Alnis Morissette’s new album, ‘Such Beautiful Thorns in the Road’: Review


Twenty-five years ago, Alnis Morisette became an overnight superstar because he was annoyed and angry and thought the world should know. Now that she has grown up, she feels that she has assimilated some of her demons, but her angst has been replaced by general anxiety and depression. Such beautiful thorns in the road, His first in eight years and his ninth record overall. if Such beautiful thorns To be taken as an autobiography, she is now a middle-aged mother who suffers from insomnia, recognizes her addictions, occasionally trips on acid, and after surviving some sort of nervous breakdown, ironically But has a strong grip. Her songs are still sharp, and have lots of drama and tension, but unfortunately her Crisp de coeur Do not translate to cut songs.

The best track here, “Cause I Drink,” is found on how she got into her lifetime crisis – the on-line grunge-pop poster child has been getting since taking stock of it – ever since doing work [she] Can remember since [she] The single was numbered, “and she doesn’t know how to define her boundaries – and she details her addictions on a junky, up-down piano line. None of it is particularly polite, but you feel for her when she sings, “Nothing can discharge me from this torture.” He spends most of the rest of the record in that spirit of purification.

The opening number, “Smiling,” she considers “uninvited” to think about her “life of extremes” and “anatomy”. [her] Accident. “But realizing that the transition to adult-reflective Schlumtz feels quick, and she lives like a soft-rock twilight zone that her nineties recordings seemed to rebel against. And She stays in that realm for most of the rest of the record. So when she has caustic observations (“You see the figure skater, I’m afraid the ice is thin,” she sings on “Missing the Miracle”), they Often buried in plinky, rhythm-less, new-age sounds that are overpriced. Generally with other nineties musical jugglers, Windham Hill, seems to have people thinking of him.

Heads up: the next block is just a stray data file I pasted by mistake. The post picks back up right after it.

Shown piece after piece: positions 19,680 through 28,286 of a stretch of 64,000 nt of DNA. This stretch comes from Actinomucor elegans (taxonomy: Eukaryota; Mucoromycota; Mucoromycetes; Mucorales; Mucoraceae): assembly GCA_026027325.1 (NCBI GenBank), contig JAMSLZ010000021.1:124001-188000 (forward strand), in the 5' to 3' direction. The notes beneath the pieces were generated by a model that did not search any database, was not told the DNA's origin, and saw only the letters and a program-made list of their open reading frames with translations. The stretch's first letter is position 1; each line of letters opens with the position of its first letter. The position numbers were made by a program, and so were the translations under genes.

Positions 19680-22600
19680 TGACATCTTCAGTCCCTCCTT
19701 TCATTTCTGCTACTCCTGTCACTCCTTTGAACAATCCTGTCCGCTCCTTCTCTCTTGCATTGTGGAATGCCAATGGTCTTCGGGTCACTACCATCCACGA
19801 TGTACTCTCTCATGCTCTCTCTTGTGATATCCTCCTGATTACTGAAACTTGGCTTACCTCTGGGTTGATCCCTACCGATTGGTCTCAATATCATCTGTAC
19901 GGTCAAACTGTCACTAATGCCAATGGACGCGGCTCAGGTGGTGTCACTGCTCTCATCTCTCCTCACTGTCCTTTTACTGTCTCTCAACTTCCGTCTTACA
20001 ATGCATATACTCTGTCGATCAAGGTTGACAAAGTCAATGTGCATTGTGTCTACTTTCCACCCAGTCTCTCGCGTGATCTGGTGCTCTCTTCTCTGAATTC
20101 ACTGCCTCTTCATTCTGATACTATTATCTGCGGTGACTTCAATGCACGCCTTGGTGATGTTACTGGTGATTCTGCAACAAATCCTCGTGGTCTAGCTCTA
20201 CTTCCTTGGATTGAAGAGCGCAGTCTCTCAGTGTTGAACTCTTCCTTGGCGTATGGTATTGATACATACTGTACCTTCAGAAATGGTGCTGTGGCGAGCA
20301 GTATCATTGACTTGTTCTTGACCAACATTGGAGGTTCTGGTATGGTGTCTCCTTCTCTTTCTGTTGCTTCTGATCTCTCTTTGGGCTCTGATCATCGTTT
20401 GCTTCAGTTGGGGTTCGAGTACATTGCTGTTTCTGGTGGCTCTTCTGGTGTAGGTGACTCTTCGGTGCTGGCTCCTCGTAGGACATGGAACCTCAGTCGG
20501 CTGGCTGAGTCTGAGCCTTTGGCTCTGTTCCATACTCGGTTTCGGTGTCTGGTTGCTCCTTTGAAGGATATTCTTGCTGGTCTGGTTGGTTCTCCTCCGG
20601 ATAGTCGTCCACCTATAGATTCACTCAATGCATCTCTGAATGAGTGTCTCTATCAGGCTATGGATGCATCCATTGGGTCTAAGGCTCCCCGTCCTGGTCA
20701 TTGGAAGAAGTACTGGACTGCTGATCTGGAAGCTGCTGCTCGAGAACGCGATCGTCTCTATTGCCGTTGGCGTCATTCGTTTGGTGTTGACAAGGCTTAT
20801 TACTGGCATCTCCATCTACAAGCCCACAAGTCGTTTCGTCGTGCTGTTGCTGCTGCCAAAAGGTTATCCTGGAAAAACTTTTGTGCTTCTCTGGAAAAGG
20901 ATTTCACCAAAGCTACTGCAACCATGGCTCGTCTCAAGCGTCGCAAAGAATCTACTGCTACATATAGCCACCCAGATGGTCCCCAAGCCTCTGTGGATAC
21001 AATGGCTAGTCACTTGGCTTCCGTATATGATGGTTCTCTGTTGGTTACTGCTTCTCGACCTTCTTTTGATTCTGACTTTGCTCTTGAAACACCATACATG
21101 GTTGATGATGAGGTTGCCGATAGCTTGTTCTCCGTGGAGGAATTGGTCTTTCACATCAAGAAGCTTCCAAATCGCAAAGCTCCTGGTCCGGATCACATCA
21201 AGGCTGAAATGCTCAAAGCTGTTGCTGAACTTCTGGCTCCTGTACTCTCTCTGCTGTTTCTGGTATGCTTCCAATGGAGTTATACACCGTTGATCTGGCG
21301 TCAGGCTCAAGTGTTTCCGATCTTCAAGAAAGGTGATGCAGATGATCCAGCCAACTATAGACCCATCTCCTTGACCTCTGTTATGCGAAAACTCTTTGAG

His personal revelation about the “end of Superwoman-Ing” rumored insomnia is “ironically losing the plot”. She differs in ways of doing injustice to “racking”, even describing her death in the third verse – but it is a gentle echo with acoustic guitar and strings. And on “Her”, she sings to be on her kitchen floor, wanting to reach out for help on a hot piano line. For all the emotions she creates her stories, her lyrics seem blurred together. The most interesting story of the record – the final tune, “Pedestal”, which can double as “You Oughta No, Part Two” as she curses a friend or ex who leaves her name on the social ladder Climbed – May be gentle to lift it up. Eyebrows of the person she is slanting. For all its sadness, Such beautiful thorns Seems personal but never deep.

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